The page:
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essential duties and interest, has some title, though from the pen of an obscure citizen, to a degree of public indulgence.
Should there be any reader who shall feel himself disappointed, by finding nothing that is not already familiar to his reflections in the ensuing strictures, he will be pleased to remember, that many readers may not be equally furnished with himself; that every man is not in a like habit and train of thinking; and that it is incident even to the greatest minds to lose sight of the end in attending to the means, especially when these happen to be such as are suited powerfully to strike the imagination, and interest the passions, which is frequently the case of political subjects and discussions. The debates of senates, the councils of princes, the arrangements of war and peace, are matters of so great a sound, and carry in their front such a show of consequence, that few are able so far to resist the impression, as to regard them with a steady reference to their proper use, namely, the advancement of the real virtue and happiness of mankind; which is the only just end of all human purposes and endeavours. To recal and attach the attention to this great object; to explain its connection with civil polity, and of both with religion; again, to state the reasons there are for contentment under any moderate government, and to enforce a due regard and submission to the actual government under which we live; and, lastly, (seeing the effects of political wisdom, in its greatest efforts, and operating in the most favourable circumstances, are very limited and uncertain) to point out independent sources of enjoyment under all governments, and in all situations, is the design of the present work; which, if moderately executed, can hardly fail to yield some profit both to the political and the christian reader.
Should we suppose some statesman (as we may suppose any thing that is not impossible) sufficiently inclined and at leisure to cast an eye on the following pages; though they would probably add nothing to his stock of political science, they might suggest to him a train of reflections in which he was far more interested, and which before might seldom have engaged his attention. From the transient and varying regulations of municipal law, and of the law of nations, he might be led to eternal and immutable morality; and from the feebleness and imperfection of human government, to the perfection and potency of the divine.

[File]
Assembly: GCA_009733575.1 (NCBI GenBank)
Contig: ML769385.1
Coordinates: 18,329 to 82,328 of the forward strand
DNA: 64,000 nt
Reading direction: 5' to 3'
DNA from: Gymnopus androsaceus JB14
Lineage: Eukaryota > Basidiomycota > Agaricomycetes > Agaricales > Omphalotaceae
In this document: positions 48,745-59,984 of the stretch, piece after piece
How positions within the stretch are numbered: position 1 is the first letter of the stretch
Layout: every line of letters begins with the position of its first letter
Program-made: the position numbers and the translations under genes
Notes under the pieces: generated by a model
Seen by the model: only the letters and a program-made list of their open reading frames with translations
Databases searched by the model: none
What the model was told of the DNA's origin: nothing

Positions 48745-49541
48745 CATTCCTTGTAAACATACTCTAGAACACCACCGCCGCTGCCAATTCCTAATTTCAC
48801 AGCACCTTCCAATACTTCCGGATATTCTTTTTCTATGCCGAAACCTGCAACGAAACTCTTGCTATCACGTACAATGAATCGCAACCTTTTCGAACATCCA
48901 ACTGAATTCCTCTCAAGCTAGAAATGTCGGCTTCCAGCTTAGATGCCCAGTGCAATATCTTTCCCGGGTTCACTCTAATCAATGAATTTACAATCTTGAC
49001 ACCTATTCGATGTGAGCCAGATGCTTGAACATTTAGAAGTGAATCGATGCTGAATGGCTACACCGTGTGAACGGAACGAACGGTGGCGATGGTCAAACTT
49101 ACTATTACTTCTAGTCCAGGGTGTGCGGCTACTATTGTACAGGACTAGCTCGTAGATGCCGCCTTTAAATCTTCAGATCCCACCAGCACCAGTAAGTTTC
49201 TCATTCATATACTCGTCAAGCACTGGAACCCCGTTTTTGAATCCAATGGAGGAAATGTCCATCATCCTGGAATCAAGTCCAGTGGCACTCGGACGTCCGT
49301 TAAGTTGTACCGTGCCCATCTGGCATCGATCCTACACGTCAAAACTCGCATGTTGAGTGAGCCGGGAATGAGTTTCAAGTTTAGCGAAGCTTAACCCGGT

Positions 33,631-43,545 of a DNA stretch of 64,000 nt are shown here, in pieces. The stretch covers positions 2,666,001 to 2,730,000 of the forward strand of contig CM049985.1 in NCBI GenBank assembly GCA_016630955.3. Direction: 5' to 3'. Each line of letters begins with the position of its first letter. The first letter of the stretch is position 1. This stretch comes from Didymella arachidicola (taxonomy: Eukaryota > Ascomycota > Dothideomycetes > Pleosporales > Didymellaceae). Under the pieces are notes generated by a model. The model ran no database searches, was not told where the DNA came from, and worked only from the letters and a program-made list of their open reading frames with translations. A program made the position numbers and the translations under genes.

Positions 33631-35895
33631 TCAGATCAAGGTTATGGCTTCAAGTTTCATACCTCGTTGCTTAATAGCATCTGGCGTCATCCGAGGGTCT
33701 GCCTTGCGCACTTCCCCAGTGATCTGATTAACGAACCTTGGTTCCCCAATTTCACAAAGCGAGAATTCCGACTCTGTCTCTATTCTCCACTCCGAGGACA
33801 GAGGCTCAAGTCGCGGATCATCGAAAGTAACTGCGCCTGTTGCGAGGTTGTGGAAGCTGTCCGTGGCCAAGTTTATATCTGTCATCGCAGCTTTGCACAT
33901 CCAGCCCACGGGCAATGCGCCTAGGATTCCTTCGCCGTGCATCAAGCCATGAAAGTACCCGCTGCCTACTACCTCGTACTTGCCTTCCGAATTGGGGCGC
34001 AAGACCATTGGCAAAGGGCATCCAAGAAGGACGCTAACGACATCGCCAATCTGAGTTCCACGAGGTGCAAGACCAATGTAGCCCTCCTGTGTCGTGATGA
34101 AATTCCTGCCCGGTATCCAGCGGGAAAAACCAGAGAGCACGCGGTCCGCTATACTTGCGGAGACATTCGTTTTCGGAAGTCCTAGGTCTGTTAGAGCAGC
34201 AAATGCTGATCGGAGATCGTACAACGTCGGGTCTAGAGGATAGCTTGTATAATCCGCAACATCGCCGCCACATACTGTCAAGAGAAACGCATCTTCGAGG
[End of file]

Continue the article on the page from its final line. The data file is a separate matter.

Should the reader be of a more religious character, he may learn from the perusal of this volume, while he seeks the kingdom of God, to pay a due regard to the ordinances of men ; and while he prepares himself for the society of angels and of the spirits of the just, to be studious of the peace and welfare of the society of which he is now a member. Thus
the secular politician learn to be a better christian, and the christian to be a better subject than he was before.
To contribute in any measure to these happy effects; to convince, though it were but a single individual among his countrymen, of the special obligation he is under both to be a good subject and a good christian; as it is the most earnest wish of the author, so he has endeavoured, in order to gain his end, to place his country in the fairest light that truth will admit. And if there be
any reflections in the ensuing work which may seem to cast a shade over the present state of our public affairs, either civil or religious, and to raise ominous conjecture respecting our future destiny, this, it is hoped, will neither be made an objection to the work itself, nor to the design with which it was written; but that it will
rather excite the reader to use his utmost endeavours to avert the omen, and to employ every measure in his
may tend both to secure and advance the general welfare.
In excuse for the number and length of the quotations may be alleged the opinion of some competent judges, who have thought, that every book should contain as few bare references as possible to other books; since these might either not be found at hand, or, if at hand, might, by the very act of turning to them, unseasonably divert the reader's attention. It is to obviate these inconveniences (which the writer himself has often experienced) and not merely to swell the volume, that, instead of a bare reference, the passage itself is commonly produced; and it is hoped that such readers as find this precaution unnecessary, will pardon it in favour of others who are less provided.